ADI ADR1000, new ultra-low noise zener voltage reference

At Metrology Meeting 2021 (held on 11th September 2021, organized by André Bülau, Hahn-Schickard Stuttgart) Eric Modica from ADI presented insights of ADR1000 and ADR1001 development to the volt-nut and precision metrology community. During the talk Rui Zhou and Carlos Sanchez (both also from ADI) agreed to make ADR1000 more available to the community. As result of these efforts precision group at Analog Devices made a holiday for all metrology enthusiasts and volt-nuts! They done so by letting us purchase new ADR1000 reference chips.

Lot of readers and analog design engineers know and hail the best in the world LTZ1000CH and LTZ1000ACH zeners from Linear Technologies. These chips were designed and went into production from 1983, very good 38 years ago. Together with LMx99 series references it was essentially the only solution widely adopted in precision instrumentation and electronics, be it 8½-digit DMM like HP 3458A or solid-state DC voltage standards, such as Datron 4910. have published lot of results and benchmarks of stellar performance of LTZ chips, repaired many instruments that used these and have multiple open-hardware and not own circuit designs with it.

Analog Devices did not leave LTZ untouched king forever. Since 2016 ADI team worked hard on new and improved buried zener reference to beat LTZ1000 legacy. Since this is rather niche and not easy to use component all development was kept under cover and available only to few big names in the industry for preliminary validation and feedback.

New reference has own unique part number ADR1000AHZ and supplied in similar 8-pin hermetic package. It is even pin-compatible with existing LTZ1000, but require slight electrical circuit modifications to operate at best performance point. Part went into production end of 2018, with most of samples and devices distributed from week 39 year 2018 production run.

ADR1000AHZ is somewhat undercover component that have limited ADI technical support and public listings. Until recently there was no public web-page with all usual goodies for this ADR1000 product. As of 2021 year trying to navigate for ADR1000 page on Analog Devices fancy site only returns pretty, but useless Error 404:

Now in 2022 year new ADR1000 page is live and good with development eval board and technical information available.

People who commercially use LTZ/ADR references are already very experienced analog/precision circuit designers and many of them perform own validation, burn-in and selection processes. Testing such references to fraction of PPM stability is lengthy and expensive process, and not much ADI can do without investing lot of man-hours on each support case.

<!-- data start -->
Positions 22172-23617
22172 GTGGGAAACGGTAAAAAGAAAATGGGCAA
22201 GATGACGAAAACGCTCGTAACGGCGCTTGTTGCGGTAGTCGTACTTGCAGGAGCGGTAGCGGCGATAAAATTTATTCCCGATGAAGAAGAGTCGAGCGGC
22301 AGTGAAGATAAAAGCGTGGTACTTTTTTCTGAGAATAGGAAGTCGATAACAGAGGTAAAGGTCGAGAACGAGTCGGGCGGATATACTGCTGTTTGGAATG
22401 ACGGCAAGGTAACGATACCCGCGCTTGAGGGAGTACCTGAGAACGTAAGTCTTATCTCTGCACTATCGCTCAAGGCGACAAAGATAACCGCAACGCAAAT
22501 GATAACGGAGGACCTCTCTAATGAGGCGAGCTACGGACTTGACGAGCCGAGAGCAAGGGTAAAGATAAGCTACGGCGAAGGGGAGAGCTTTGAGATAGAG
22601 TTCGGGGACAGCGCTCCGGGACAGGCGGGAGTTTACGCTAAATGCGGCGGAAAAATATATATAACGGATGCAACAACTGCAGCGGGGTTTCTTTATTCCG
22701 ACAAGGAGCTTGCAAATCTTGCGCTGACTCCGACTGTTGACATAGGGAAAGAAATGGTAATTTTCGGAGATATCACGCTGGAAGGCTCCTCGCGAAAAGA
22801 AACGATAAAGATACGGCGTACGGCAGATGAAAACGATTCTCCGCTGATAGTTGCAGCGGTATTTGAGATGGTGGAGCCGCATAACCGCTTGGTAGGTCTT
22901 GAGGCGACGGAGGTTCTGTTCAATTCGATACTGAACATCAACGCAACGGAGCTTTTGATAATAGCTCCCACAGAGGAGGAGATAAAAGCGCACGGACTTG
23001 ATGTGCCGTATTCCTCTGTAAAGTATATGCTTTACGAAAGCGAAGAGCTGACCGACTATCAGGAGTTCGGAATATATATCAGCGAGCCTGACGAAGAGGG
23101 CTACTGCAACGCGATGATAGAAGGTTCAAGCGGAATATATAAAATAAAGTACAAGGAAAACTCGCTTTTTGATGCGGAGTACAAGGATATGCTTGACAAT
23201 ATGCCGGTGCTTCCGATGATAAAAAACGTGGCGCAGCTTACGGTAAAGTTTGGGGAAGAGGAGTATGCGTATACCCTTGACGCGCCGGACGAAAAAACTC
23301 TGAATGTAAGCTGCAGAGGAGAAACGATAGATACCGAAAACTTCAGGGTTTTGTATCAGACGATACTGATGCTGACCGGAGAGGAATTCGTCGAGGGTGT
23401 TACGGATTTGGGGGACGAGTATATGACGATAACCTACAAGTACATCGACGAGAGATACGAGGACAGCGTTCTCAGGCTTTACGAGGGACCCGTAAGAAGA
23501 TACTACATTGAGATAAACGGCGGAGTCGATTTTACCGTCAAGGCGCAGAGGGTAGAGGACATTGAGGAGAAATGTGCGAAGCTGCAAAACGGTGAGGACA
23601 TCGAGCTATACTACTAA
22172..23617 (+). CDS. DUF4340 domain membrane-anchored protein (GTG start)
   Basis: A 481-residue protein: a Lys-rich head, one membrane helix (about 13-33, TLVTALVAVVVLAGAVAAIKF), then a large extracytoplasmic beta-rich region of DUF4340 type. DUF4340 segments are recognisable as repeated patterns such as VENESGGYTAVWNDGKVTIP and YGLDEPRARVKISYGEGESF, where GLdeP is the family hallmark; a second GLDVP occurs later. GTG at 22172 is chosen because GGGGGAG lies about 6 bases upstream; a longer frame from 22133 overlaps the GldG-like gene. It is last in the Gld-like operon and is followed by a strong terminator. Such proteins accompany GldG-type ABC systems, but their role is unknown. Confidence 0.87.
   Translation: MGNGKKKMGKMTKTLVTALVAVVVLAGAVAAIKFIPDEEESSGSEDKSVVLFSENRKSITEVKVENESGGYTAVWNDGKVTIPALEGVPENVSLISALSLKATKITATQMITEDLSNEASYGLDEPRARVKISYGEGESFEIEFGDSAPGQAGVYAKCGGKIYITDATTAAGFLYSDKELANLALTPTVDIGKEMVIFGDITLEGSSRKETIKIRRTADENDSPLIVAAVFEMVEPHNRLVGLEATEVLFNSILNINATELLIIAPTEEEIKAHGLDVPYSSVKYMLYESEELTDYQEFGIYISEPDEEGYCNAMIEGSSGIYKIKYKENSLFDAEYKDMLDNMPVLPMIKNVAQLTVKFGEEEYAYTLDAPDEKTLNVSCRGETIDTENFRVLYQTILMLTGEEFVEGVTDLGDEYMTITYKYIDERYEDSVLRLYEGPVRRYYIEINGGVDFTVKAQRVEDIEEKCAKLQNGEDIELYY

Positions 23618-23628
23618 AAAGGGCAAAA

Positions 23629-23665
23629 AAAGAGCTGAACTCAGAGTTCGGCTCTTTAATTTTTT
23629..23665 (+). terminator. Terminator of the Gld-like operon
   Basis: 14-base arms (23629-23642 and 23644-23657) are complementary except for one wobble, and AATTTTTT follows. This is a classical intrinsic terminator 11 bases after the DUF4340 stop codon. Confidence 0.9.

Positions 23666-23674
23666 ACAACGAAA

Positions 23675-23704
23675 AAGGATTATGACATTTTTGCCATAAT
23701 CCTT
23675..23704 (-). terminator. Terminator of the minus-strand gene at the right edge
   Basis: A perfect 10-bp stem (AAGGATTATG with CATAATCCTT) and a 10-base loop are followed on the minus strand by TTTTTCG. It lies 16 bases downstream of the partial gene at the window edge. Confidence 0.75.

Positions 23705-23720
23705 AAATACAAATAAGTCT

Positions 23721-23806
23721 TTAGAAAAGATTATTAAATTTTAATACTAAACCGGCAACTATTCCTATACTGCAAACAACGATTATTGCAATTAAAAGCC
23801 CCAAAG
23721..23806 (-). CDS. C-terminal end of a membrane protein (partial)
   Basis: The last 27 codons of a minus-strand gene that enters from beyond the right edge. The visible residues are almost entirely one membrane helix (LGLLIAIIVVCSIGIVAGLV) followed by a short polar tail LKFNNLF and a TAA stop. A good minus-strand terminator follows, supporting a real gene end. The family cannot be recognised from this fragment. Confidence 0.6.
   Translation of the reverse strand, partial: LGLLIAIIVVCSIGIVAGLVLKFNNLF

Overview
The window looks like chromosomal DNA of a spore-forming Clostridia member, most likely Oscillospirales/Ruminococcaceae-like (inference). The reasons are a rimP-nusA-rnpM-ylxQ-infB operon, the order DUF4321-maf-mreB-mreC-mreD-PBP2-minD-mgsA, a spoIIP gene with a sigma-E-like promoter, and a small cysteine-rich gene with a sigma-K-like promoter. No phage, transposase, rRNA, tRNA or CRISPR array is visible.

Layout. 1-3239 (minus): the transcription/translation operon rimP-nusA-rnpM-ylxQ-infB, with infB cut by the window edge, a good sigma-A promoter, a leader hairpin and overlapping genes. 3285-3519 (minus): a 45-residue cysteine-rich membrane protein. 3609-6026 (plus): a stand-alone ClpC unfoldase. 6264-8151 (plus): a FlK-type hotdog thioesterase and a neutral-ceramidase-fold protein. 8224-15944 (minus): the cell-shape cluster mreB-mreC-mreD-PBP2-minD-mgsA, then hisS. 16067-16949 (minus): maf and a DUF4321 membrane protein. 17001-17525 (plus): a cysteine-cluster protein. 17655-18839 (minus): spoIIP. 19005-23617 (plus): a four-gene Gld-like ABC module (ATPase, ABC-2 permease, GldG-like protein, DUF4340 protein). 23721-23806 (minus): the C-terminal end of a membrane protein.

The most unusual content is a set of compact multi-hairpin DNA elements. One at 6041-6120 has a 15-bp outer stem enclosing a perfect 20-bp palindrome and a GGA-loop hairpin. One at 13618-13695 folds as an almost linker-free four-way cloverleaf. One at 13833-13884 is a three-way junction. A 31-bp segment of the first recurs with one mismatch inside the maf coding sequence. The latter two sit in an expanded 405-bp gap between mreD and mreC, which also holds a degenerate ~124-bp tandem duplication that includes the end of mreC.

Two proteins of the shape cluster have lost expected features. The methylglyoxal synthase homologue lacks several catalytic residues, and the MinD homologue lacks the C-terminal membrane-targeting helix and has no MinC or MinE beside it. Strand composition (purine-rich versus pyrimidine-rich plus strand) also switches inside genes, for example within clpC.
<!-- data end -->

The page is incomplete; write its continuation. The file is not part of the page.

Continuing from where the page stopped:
Datasheet for ADR1000 was leaked in August 2021 on EEVBlog forum. Originally datasheet made available only upon special request to ADI by existing customer accounts/FAEs. Due to design and process improvements ADR1000 shows about 35-40% lower voltage noise compared to LTZ1000 at expense of slightly higher power consumption. It has also reduced output voltage from 7.2-ish VDC to 6.62-ish VDC with improved tolerance window. Zener die thermal insulation is similar to LTZ1000CH but much worse to special LTZ1000ACH construction, so it’s not a best part for battery-operated instruments and/or thermally sensitive designs. LTZ1000ACH used glass beads, such as these for further electrical and thermal decoupling between silicon die and metal TO-5 case.

How to order?

To order this new special ADR1000 reference follow next procedure:

  • Login into myAnalog Analog Devices customer portal. You must have existing account or register a new one, using good email and information.
  • Go to the shopping cart (click cart icon on website’s top bar).
  • In the field “Enter exact model #” type in ADR1000AHZ, select purchase radio button and press Add to Cart
  • This should add item into listing table.
  • Modify quantity to desired amount and proceed with checkout, shipping and payment information as usual.